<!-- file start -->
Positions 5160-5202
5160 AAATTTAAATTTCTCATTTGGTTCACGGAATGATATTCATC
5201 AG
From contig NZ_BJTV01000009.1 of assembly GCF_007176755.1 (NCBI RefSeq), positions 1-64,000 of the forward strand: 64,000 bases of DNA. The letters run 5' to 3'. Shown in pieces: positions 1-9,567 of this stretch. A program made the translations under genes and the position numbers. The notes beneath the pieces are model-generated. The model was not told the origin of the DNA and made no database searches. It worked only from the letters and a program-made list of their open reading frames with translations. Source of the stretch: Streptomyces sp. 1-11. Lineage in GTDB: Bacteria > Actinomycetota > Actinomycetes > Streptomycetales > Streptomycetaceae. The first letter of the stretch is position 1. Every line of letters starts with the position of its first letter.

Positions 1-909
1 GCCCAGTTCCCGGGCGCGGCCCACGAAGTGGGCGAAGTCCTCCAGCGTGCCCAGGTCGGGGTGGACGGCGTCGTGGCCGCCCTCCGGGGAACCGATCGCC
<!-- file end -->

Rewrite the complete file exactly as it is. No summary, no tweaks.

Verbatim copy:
Positions 5160-5202
5160 AAATTTAAATTTCTCATTTGGTTCACGGAATGATATTCATC
5201 AG
From contig NZ_BJTV01000009.1 of assembly GCF_007176755.1 (NCBI RefSeq), positions 1-64,000 of the forward strand: 64,000 bases of DNA. The letters run 5' to 3'. Shown in pieces: positions 1-9,567 of this stretch. A program made the translations under genes and the position numbers. The notes beneath the pieces are model-generated. The model was not told the origin of the DNA and made no database searches. It worked only from the letters and a program-made list of their open reading frames with translations. Source of the stretch: Streptomyces sp. 1-11. Lineage in GTDB: Bacteria > Actinomycetota > Actinomycetes > Streptomycetales > Streptomycetaceae. The first letter of the stretch is position 1. Every line of letters starts with the position of its first letter.

Positions 1-909
1 GCCCAGTTCCCGGGCGCGGCCCACGAAGTGGGCGAAGTCCTCCAGCGTGCCCAGGTCGGGGTGGACGGCGTCGTGGCCGCCCTCCGGGGAACCGATCGCC